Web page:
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Songs About Feastings and Food: 5 Thanksgiving Songs

written by: on November 24, 2011

The holidays are here again, and with them come the monotonous, often-dreaded, family gatherings, … and with those gatherings comes a lot of food, right? The turkey may be roasting in the oven, the cranberry sauce may be poised for slathering, and the biscuits are flaky and golden-brown, but you’re still missing choice music for this occasion.

While you gorge on that spread, sing along to five handpicked songs to help you enjoy your feast—because just giving you Dave Matthews Band’s “Too Much” wasn’t enough.

“Savoy Truffle” – The Beatles

The Beatles can get away with writing songs about anything—isn’t “Piggies” enough proof of that? In “Savoy Truffle,” also found onThe White Album, the Liverpool lads fawn over dessert foods comprising crème tangerine, Montélimar, cool cherry cream and nice apple tart—among other confections, but the Savoy truffle beats ’em all. With the classic Fab Four-mula—hooky lines, parallel harmonies, Piccadilly brass and funky keyboards, this track gets our mouths watering for any of these treats, and really, we don’t mind whether it’s Savoy truffle or ginger sling with a pineapple heart—we’ll eat them both.

“Peaches” – The Presidents of the United States of America

In the mid-1990s, the alt world was obsessed with produce: The cover of No Doubt’s Tragic Kingdom features a rotting trio of oranges in the corner under hovering fruit flies, Modest Mouse released the EP The Fruit That Ate Itself, and The Presidents of the United States of America were catapulted into mainstream radio with “Peaches.” With an ominous start that eventually turns into a fun rocker, this song simply pledges alt rock’s allegiance to the juicy fruit. Frontman Andrew McKeag attests he plans to move to the country and eat a lot of peaches—a simplistic lifestyle that could convince anyone to abandon a concrete jungle. McKeag presents the versatility of peaches and craftily calls them nature’s candy “in my hand, or can, or pie.” At that rate, we could eat an entire meal of just peaches. LOOK OUT!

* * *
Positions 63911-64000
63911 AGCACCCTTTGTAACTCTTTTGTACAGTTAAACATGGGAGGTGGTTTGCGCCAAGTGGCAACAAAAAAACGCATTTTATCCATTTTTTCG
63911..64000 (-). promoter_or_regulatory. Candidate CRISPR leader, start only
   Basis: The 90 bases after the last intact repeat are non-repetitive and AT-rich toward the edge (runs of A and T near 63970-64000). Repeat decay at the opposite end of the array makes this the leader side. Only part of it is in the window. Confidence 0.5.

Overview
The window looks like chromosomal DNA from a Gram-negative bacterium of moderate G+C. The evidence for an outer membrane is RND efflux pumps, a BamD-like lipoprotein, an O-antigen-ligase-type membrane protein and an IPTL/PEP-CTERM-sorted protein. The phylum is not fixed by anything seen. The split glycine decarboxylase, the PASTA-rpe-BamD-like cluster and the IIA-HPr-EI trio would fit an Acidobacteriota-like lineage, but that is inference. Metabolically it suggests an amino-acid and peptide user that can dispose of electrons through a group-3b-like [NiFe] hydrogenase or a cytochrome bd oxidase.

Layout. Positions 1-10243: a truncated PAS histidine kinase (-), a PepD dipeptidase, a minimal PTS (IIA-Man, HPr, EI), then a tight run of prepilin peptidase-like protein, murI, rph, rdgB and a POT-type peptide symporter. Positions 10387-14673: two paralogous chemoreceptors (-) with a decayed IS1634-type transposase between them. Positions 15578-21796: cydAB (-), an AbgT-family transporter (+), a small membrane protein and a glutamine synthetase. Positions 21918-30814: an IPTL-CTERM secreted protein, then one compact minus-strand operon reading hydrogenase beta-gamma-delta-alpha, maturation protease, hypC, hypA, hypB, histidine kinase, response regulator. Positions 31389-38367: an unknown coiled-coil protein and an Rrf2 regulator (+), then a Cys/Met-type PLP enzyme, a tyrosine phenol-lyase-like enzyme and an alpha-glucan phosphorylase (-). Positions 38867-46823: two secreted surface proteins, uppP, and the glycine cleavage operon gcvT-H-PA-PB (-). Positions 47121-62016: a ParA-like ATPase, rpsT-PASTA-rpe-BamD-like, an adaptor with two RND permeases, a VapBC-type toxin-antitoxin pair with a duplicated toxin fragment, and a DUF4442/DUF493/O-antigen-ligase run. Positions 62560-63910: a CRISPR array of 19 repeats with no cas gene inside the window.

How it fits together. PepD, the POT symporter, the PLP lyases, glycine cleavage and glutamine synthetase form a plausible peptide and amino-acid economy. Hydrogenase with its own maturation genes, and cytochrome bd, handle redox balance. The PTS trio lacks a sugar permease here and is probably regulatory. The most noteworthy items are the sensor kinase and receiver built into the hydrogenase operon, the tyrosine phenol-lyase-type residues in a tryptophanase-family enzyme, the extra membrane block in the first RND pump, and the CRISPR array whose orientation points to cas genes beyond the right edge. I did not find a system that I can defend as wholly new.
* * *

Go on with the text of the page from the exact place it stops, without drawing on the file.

“Maximum Consumption” – The Kinks

It’s not what you’d expect from the group that released “All Day and All of the Night” or “Lola.” In “Maximum Consumption,” vocalist Ray Davies lists his food order on his fingers and asks for clam chowder, beef steak on rye, pumpkin pie, whipped cream and coffee—and that’s just verse one. These Brits perfectly represent the American tradition of Thanksgiving, which is to shamelessly shotgun as much food as you can, until you throw up or fall asleep (the latter a food nap, as it’s considered). The song explains that the protagonist needs all this food because he’s a “nonstop, high-grade performer.” This most likely won’t be the case for any Americans on Turkey Day, but we know we “gotta eat food,” and The Kinks know that “it’s good for you.”

 

“Red, Red Wine” – UB40

Being with family has a way of making people want to drink. It’s something about the nagging grandma, the uncle who shouts inappropriate comments at inappropriate times, or the hot gossip the aunts and cousins dish up that you couldn’t care less about. You may not get away with swigging Wild Turkey while eating wild turkey, but red wine is always a refined beverage that’s fitting at any Thanksgiving dinner table. Neil Diamond, who penned the lyrics, craftily added a serenade you’ll find yourself repeating to your glass of merlot: “Red, red wine/Stay close to me,” as your family becomes progressively unbearable.

 

“Hungry Eyes” – Eric Carmen

No one said this song was specifically about Patrick Swayze and Jennifer Grey. This song is about intense desire—hunger, if you will. And after you croon, “Stay close to me,” to your red, red wine, look at the smorgasbord of peaches and Savoy truffles with hungry eyes. You will no doubt feel the magic between yourself and the food you’re about to consume ad maximum.

  • Craig Bechtel

    Interestingly enough, George Harrison wrote “Savoy Truffle” to “drill down” on Eric Clapton’s love of sweets.  Hence, when he wrote, “you’ll have to have them all pulled out after the Savoy Truffle,” Harrison was referring to Clapton’s teeth.

  • http://twitter.com/DBAnthony David Anthony

    “I Like Food” by the Descendents.